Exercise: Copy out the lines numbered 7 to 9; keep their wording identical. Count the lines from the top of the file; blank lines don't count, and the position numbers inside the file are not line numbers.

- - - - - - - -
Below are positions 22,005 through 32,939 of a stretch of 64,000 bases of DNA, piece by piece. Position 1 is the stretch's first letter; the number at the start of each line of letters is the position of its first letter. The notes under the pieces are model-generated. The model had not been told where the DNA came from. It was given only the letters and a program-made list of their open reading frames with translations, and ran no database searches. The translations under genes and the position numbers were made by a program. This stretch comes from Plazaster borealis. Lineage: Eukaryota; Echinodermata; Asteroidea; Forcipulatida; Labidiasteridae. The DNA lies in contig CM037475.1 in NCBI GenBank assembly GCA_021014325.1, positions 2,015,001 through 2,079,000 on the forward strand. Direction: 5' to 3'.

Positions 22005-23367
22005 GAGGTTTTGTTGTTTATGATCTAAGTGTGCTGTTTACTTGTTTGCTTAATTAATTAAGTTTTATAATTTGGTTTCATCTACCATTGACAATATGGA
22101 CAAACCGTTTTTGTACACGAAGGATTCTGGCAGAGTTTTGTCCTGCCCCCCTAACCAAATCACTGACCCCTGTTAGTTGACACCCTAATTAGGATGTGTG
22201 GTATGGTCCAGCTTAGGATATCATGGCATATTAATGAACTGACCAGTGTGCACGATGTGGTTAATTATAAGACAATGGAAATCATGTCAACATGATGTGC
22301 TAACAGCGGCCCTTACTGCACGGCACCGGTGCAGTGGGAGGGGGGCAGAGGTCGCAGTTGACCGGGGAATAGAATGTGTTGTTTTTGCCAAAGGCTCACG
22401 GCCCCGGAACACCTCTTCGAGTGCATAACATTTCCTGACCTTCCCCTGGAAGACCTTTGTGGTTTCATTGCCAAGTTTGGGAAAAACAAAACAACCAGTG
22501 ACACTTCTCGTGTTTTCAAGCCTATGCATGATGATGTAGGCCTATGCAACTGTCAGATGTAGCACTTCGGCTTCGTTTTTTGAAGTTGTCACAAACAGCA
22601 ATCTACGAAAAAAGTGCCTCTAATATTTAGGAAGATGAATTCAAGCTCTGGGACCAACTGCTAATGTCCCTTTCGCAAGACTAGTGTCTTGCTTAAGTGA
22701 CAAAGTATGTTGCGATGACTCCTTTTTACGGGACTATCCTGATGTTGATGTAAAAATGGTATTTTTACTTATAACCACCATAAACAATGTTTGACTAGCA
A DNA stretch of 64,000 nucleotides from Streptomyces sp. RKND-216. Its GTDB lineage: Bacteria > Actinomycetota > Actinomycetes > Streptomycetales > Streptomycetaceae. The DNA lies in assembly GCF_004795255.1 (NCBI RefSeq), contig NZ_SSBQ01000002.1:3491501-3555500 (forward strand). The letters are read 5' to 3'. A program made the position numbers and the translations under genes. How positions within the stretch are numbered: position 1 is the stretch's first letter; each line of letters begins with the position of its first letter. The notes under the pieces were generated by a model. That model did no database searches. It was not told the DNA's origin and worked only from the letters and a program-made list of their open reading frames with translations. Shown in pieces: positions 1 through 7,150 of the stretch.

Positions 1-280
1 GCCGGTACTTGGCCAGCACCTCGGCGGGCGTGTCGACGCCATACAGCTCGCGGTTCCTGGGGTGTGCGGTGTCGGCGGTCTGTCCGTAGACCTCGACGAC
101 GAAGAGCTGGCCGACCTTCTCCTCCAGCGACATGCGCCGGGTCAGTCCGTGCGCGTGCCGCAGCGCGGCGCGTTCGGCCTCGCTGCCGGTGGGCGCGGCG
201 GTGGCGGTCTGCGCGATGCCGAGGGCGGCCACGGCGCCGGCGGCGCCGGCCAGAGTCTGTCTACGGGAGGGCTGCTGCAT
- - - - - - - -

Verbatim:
22401 GCCCCGGAACACCTCTTCGAGTGCATAACATTTCCTGACCTTCCCCTGGAAGACCTTTGTGGTTTCATTGCCAAGTTTGGGAAAAACAAAACAACCAGTG
22501 ACACTTCTCGTGTTTTCAAGCCTATGCATGATGATGTAGGCCTATGCAACTGTCAGATGTAGCACTTCGGCTTCGTTTTTTGAAGTTGTCACAAACAGCA
22601 ATCTACGAAAAAAGTGCCTCTAATATTTAGGAAGATGAATTCAAGCTCTGGGACCAACTGCTAATGTCCCTTTCGCAAGACTAGTGTCTTGCTTAAGTGA